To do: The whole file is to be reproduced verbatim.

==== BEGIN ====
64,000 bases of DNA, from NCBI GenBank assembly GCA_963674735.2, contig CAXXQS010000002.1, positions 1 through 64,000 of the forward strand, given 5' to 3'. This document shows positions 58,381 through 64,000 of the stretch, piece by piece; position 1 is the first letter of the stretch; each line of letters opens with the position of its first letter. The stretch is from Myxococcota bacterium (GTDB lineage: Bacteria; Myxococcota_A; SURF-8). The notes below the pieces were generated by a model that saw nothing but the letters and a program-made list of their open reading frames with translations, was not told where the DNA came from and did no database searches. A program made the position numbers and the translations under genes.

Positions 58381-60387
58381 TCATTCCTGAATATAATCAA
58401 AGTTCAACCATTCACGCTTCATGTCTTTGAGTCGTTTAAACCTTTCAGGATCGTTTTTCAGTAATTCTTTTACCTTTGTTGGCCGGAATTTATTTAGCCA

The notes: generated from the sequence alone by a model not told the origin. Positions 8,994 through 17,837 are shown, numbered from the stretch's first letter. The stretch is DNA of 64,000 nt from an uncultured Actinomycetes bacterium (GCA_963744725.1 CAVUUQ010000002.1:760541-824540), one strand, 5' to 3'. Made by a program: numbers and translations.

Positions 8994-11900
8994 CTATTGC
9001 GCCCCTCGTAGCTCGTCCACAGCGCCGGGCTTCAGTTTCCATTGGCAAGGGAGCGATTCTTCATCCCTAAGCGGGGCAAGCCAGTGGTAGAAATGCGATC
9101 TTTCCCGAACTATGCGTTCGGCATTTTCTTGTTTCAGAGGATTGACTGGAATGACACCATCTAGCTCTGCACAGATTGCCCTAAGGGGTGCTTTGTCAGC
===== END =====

64,000 bases of DNA, from NCBI GenBank assembly GCA_963674735.2, contig CAXXQS010000002.1, positions 1 through 64,000 of the forward strand, given 5' to 3'. This document shows positions 58,381 through 64,000 of the stretch, piece by piece; position 1 is the first letter of the stretch; each line of letters opens with the position of its first letter. The stretch is from Myxococcota bacterium (GTDB lineage: Bacteria; Myxococcota_A; SURF-8). The notes below the pieces were generated by a model that saw nothing but the letters and a program-made list of their open reading frames with translations, was not told where the DNA came from and did no database searches. A program made the position numbers and the translations under genes.

Positions 58381-60387
58381 TCATTCCTGAATATAATCAA
58401 AGTTCAACCATTCACGCTTCATGTCTTTGAGTCGTTTAAACCTTTCAGGATCGTTTTTCAGTAATTCTTTTACCTTTGTTGGCCGGAATTTATTTAGCCA

The notes: generated from the sequence alone by a model not told the origin. Positions 8,994 through 17,837 are shown, numbered from the stretch's first letter. The stretch is DNA of 64,000 nt from an uncultured Actinomycetes bacterium (GCA_963744725.1 CAVUUQ010000002.1:760541-824540), one strand, 5' to 3'. Made by a program: numbers and translations.

Positions 8994-11900
8994 CTATTGC
9001 GCCCCTCGTAGCTCGTCCACAGCGCCGGGCTTCAGTTTCCATTGGCAAGGGAGCGATTCTTCATCCCTAAGCGGGGCAAGCCAGTGGTAGAAATGCGATC
9101 TTTCCCGAACTATGCGTTCGGCATTTTCTTGTTTCAGAGGATTGACTGGAATGACACCATCTAGCTCTGCACAGATTGCCCTAAGGGGTGCTTTGTCAGC